Save the date: on 15th and 16th March will take place the third weekend of the EDU@LabGov Urban Clinic in Luiss Guido Carli University!
Friday 15th March from 16pm to 18pm in the Luiss Campus, we will host a lecture of professor Christian Iaione about Urban Law and Policy, and we will hear the testimony of lawyer Nico Maravia from law firm Pavia & Ansaldo and of the dr. Paola Marzi from the Municipality of Rome, who will speak about the Regulation on the urban gardens that she wrote for the Municipality of Rome.
Saturday 16th march from 10am to 17pm, will be held the third session of co-working. It will be divided into two part. First, we will hear Pasquale Tedesco’s experience: he is an expert in environmental sustainability, sustainable and synergic agriculture and in the field of urban and social gardens. In the second part of co-working the EDU LabGov team, thanks to the guide of Chiara De Angelis and Daniela Patti, we will speak about the process of design focusing on the user journey maps. In this way, the LabGovers will analyze all the passages of their project, they will answer to the needs of the ‘personas’ (the users object of their project) and they will define the various sections and the categories of contents of the platform that they are developing.
The next meetings are very important in order to complete and improve the
idea that it is taking form more and more.
The process of the Edu@LabGov Urban Clinic’s action on the city/university territory continues with the Community Gardening session which took place last Saturday the 9th of March 2019 in the LUISS Community Garden from 10 am to 12 am.
first divided into three groups, started working to the construction of three prototypes
of their project, using waste/recycled. Following the project’s idea elaborated
during the Co-Working sessions in class, and also thanks to the advices of agronomist
and botanist, dr. Barbara Invernizzi, the students completed the structure with
hours of Community Gardening represented the starting point of a process of
collaborative action which aims to concretize the principles of sustainability
and circular economy which are central for the Urban Clinic. Nevertheless, the self-construction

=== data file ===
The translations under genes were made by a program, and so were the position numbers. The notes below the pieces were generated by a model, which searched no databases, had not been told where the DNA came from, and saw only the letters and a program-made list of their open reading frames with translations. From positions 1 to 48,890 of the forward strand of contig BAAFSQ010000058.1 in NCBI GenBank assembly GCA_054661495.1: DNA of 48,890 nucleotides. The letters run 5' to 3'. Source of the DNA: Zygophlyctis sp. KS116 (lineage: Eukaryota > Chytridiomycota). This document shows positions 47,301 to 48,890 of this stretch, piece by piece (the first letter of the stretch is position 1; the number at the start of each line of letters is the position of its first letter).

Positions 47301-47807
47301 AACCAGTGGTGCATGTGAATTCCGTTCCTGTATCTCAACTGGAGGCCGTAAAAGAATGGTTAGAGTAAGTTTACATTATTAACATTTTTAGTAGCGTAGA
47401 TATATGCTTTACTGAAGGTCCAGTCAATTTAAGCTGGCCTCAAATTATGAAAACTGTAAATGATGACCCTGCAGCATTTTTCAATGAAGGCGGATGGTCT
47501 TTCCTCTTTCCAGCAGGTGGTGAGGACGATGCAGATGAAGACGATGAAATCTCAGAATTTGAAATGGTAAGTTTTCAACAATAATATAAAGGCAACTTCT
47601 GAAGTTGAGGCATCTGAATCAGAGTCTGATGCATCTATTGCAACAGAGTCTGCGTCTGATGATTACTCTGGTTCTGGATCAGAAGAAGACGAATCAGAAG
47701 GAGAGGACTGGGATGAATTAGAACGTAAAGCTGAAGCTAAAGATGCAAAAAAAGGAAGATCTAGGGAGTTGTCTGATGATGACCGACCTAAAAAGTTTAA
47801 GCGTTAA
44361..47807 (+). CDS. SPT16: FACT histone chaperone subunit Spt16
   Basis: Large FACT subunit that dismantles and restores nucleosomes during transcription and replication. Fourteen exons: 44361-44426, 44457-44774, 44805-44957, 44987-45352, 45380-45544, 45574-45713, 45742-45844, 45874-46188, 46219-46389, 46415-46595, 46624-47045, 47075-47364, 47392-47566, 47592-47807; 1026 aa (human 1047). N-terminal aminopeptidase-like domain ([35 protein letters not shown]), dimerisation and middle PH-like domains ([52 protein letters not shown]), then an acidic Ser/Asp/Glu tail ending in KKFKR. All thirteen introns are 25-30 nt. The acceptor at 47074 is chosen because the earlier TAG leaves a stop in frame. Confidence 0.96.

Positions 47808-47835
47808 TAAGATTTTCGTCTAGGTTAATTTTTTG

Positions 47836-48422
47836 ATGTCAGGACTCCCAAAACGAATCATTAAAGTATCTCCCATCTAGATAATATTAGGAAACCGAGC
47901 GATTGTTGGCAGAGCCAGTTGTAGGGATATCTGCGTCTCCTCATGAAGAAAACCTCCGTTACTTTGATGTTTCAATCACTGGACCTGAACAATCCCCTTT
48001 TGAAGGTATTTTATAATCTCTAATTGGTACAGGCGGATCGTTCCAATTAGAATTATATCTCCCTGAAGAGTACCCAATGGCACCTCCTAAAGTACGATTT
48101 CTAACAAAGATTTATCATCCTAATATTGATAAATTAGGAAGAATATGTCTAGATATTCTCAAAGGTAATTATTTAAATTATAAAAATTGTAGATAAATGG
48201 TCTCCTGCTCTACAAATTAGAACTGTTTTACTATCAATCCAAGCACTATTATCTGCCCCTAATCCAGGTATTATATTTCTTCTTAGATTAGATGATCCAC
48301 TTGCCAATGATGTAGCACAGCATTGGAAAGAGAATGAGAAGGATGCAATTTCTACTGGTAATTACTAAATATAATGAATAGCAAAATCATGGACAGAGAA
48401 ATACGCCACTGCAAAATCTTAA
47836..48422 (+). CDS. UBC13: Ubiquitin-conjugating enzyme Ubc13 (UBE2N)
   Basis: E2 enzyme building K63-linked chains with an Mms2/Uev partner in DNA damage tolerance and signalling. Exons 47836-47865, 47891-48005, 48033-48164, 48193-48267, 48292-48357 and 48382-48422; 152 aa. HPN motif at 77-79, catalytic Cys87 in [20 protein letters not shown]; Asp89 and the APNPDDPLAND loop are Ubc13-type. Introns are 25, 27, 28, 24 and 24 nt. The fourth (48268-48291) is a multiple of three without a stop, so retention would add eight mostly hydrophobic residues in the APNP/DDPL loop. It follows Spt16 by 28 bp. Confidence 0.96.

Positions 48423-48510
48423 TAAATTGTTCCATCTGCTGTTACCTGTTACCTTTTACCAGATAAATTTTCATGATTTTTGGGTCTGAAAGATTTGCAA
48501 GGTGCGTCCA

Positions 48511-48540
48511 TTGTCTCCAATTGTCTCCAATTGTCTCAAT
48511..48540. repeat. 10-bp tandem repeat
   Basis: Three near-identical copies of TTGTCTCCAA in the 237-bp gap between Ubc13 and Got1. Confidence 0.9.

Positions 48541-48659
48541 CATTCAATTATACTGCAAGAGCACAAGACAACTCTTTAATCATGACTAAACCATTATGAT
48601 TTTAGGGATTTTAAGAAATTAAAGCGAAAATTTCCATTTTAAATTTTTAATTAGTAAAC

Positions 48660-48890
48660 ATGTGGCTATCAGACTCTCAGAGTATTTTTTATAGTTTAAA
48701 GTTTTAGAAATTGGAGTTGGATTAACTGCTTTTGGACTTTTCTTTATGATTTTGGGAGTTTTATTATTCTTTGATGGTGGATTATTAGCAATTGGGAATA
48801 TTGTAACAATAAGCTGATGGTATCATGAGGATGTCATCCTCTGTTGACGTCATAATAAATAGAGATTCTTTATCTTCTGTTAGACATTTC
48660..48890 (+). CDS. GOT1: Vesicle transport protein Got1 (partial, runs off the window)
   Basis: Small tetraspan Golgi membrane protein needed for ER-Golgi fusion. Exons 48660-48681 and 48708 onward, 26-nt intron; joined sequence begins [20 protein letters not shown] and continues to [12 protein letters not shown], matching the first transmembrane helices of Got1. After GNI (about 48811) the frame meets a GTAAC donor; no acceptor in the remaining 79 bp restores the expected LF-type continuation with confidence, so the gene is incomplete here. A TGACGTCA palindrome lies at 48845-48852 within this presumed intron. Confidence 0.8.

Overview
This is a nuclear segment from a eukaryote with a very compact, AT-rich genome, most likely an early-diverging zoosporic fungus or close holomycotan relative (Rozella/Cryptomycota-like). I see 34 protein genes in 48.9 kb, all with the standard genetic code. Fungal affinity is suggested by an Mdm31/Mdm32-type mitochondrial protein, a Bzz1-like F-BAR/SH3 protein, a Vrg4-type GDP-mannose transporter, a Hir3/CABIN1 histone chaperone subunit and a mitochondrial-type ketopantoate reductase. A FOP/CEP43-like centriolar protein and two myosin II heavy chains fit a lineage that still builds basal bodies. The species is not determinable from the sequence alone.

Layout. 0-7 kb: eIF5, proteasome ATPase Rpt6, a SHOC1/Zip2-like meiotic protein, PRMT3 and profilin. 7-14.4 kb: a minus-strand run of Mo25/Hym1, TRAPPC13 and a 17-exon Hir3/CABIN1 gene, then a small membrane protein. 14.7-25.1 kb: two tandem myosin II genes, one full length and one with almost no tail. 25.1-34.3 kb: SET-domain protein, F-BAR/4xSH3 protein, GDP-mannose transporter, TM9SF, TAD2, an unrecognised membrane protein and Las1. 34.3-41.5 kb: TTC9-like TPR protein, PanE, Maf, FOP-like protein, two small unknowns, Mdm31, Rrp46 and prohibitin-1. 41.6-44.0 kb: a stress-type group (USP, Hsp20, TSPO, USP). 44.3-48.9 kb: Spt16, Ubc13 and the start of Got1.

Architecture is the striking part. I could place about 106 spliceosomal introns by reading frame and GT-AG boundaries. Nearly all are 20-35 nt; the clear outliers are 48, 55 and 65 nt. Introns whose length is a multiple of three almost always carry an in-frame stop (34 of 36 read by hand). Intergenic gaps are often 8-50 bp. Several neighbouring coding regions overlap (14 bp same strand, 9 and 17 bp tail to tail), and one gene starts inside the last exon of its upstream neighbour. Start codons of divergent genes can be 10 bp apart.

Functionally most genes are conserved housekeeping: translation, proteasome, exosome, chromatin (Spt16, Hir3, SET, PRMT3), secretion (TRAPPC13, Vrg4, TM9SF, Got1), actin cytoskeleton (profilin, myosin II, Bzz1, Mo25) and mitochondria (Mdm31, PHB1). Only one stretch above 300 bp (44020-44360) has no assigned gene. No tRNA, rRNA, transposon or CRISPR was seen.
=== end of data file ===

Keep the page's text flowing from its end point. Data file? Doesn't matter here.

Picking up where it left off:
Lab is still a fundamental collaboration-gym to understand the importance of
respecting the timeline in a project.
is not over yet: others two meetings are scheduled in the LUISS Community
Garden, one for the 23th of March and one for the 27th of
Gli appuntamenti della
Clinica Urbana EDU@LabGov continuano con la seconda sessione di Community
Gardening che si è svolta lo scorso sabato 9 marzo 2019, presso l’#OrtoLUISS,
dalle 10:00 alle 12:00.
I LabGovers, dapprima
suddivisi in tre gruppi, hanno iniziato a lavorare alla realizzazione di tre prototipi
creati attraverso il riuso di materiali destinati allo scarto. Seguendo l’idea
progettuale frutto delle sessioni di Co-Working in aula, ed i consigli dell’agronoma
e botanica Barbara Invernizzi, gli studenti hanno completato lo scheletro della
struttura con ottimi risultati.
I principi della
collaborazione, la sostenibilità e l’economia circolare giocano un ruolo
cardine negli appuntamenti di community Gardening nell’orto universitario della
Luiss. Il laboratorio di autocostruzione (che si svolge in parte degli
appuntamenti di Community Gardening) continua ad essere una palestra di
collaborazione essenziale anche per comprendere l’importanza del saper
rispettare i tempi di una progettualità (allenando alla lentezza), e al fine di
raggiungere obiettivi comuni.
Il lavoro giungerà a conclusione
nel giro delle due prossime sessioni di Community Gardening, previste per il 23
marzo e il 27 aprile.
Christian Iaione, LabGov Faculty Director, published a new study “The Right To the Co-city” on the Italian Journal of Public Law, Volume 9, Issue 1, 2017, p. 80.